“Between the cost of the practice itself, the existing building, land, the new building and new medical equipment, I have invested approximately $3 million in Highland Animal Hospital. TD Bank has been my financing bank since my initial purchase of the practice in 2019,” she said.

Award winner

Staff at the reception area, Highland Animal Hospital (left to right): Virginia Dupre, client care receptionist; Holly Schell, practice manager; Brianna Bush-Vashaw, client care receptionist; Audra Goly, client care receptionist; Jennifer Spohn, lead client care receptionist. Photo provided.

She was recognized in April 2023, winning the Small Business Association Woman-Owned Business of the Year Award.

Hawthorn thanked everyone involved in making her dreams of expanded, cutting-edge vet care possible and her team of “dedicated workers who go above and beyond in making sure every animal receives the best care possible.”

“I opened the doors to our first clients and patients on July 10 of 2023,” she said.

The building is 7,200 square feet and has plenty of space for the staff to do the important work that they perform daily, she said.

“We felt as though we were on top of each other in the previous building. So, we all take great joy in the ample space that the new building provides — a spacious treatment room with three treatment tables, a surgery suite with two surgery tables, a roomy dental suite, and separate dog and cat wards for hospitalized patients who also deserve the best in comfort while they are being treated,” she added.

Medical equipment has come a long way over the years and the modern medical equipment in the new hospital — from life monitoring equipment, to exam room tables, to surgery tables — allows them to continue to extend ‘gold care standard of service’ to their patients, she said.

The reception area has a fun Adirondack feel and offers a private cat waiting area, she added.

“It was also important to me to incorporate a private comfort room into the hospital design,” she explained. “This is a separate space with a private entry-exit for our clients who, sadly, are visiting us for end-of-life care.”

Looking ahead

For now, she said she is focused on expanding services the clinic offers to its clients.

Highland Animal Hospital currently offers well visits, urgent care visits and surgery — and it just opened a dental suite and has begun offering dental services.

“We also recently added class IV laser therapy to aid in post-op recovery, healing wounds, easing arthritis and more. We plan on offering acupuncture in the near future,” she said. “We currently have a limited number of urgent care appointments offered on a daily basis and I will continue to grow this division of the hospital as I add to the staff in the future.”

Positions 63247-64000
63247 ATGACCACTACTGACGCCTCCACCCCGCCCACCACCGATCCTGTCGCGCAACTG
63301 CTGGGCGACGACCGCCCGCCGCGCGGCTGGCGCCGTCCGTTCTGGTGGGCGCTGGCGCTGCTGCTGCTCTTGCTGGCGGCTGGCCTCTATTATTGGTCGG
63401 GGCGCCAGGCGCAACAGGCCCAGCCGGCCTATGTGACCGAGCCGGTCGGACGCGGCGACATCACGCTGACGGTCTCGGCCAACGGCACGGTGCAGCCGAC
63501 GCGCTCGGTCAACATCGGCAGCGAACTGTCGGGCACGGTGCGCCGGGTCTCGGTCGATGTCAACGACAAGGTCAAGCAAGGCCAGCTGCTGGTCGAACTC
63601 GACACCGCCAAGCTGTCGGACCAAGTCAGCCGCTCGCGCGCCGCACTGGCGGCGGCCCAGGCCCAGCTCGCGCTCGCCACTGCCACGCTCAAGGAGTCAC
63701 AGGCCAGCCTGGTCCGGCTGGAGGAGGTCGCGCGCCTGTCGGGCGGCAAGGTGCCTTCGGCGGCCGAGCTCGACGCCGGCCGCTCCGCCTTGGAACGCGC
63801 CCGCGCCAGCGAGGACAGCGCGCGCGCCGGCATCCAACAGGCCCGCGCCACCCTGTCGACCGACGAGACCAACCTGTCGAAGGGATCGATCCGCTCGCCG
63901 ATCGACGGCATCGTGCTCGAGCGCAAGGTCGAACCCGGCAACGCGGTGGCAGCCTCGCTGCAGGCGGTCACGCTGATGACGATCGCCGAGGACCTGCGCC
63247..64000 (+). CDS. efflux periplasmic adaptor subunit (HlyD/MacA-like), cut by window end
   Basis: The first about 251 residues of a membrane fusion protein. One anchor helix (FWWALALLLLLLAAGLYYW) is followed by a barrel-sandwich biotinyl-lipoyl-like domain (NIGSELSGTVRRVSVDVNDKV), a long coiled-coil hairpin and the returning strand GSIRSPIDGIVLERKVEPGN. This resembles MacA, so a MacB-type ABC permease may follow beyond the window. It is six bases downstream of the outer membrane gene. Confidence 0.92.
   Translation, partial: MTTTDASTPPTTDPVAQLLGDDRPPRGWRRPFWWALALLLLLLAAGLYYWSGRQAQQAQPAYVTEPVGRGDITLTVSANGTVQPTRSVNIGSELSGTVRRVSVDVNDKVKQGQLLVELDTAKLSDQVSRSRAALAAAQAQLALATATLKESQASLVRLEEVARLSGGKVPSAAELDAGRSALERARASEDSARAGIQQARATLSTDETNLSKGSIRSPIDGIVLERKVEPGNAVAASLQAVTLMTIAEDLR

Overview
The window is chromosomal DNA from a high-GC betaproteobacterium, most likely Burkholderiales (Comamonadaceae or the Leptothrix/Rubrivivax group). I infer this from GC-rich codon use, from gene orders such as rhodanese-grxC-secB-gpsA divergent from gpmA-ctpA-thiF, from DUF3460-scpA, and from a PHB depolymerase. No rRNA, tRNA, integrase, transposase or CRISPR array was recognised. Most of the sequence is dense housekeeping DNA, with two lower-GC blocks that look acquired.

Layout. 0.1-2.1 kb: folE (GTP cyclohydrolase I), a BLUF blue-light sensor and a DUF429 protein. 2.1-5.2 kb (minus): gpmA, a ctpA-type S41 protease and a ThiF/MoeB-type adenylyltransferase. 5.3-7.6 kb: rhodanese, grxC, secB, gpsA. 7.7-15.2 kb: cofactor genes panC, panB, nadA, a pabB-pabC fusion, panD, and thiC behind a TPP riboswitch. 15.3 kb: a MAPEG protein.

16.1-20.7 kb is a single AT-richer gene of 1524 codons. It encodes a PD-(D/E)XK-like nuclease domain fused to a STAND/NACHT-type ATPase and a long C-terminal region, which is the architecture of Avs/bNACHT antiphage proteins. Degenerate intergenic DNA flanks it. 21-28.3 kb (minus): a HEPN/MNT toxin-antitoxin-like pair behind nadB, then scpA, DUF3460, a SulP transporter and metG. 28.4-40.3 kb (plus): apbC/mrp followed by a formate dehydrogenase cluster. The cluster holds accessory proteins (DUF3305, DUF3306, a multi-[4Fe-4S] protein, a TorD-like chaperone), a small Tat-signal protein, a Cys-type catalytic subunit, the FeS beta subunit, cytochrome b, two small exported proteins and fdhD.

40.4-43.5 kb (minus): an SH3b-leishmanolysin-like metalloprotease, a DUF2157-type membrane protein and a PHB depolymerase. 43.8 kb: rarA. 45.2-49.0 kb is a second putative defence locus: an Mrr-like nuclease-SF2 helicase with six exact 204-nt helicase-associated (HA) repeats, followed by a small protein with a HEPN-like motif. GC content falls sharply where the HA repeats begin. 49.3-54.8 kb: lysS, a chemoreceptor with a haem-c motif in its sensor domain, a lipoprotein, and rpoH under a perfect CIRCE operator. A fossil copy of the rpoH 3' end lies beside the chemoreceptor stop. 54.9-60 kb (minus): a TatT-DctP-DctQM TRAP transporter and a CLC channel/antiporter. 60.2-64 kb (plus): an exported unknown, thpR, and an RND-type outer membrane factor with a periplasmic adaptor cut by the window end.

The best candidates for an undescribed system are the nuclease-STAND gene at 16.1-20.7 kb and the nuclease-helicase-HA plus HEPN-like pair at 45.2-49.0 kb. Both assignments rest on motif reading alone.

Fur family

“I currently have two rescue dogs — Charlie, a long-haired Chihuahua mix, and a mixed breed named Walter,” she said. “I think there are a great number of veterinarians who always knew they wanted to be a vet and that was the case for me also.”

As a child, she was obsessed with the show called ‘Animal Cops.’

“Watching the animals on the show be rescued and cared for most certainly played a role in my desire to become a veterinarian. I still have that passion for helping the animals that need it most and I bring that passion into the hospital by working closely with numerous shelters throughout Central New York. There are so many organizations right in our backyard, who tirelessly rescue, house and then adopt out abused, abandoned and stray cats and dogs,” she said. “I cannot emphasize enough, how important the work is that they do. I am humbled to be able to assist on the medical side of their mission by offering our services at a discount. For our doctors and staff — it is one of the great joys in our field — playing a role in the healing of these animals so they can go on to live their best life.”

“Your readers can help, too. Look up local shelters and adopt!” she exclaimed.

‘Amazing staff’

“I have the most amazing and hard-working team! There are 27 of us — four doctors, licensed veterinary technicians [the equivalent to nurses in the human field], veterinary assistants, receptionists, hospital managers and building maintenance,” she said. “We spend a lot of time together and we are family!

“Owning my own practice is often challenging and can be quite stressful. But to see so many good souls gathered together on a daily basis, doing such good things for our patients, is undoubtedly one of the best aspects of this job.”

“At the end of day — and some of them are very, very long — the sense of accomplishment and camaraderie that got us there is something that I am not sure I can successfully put into words,” she said.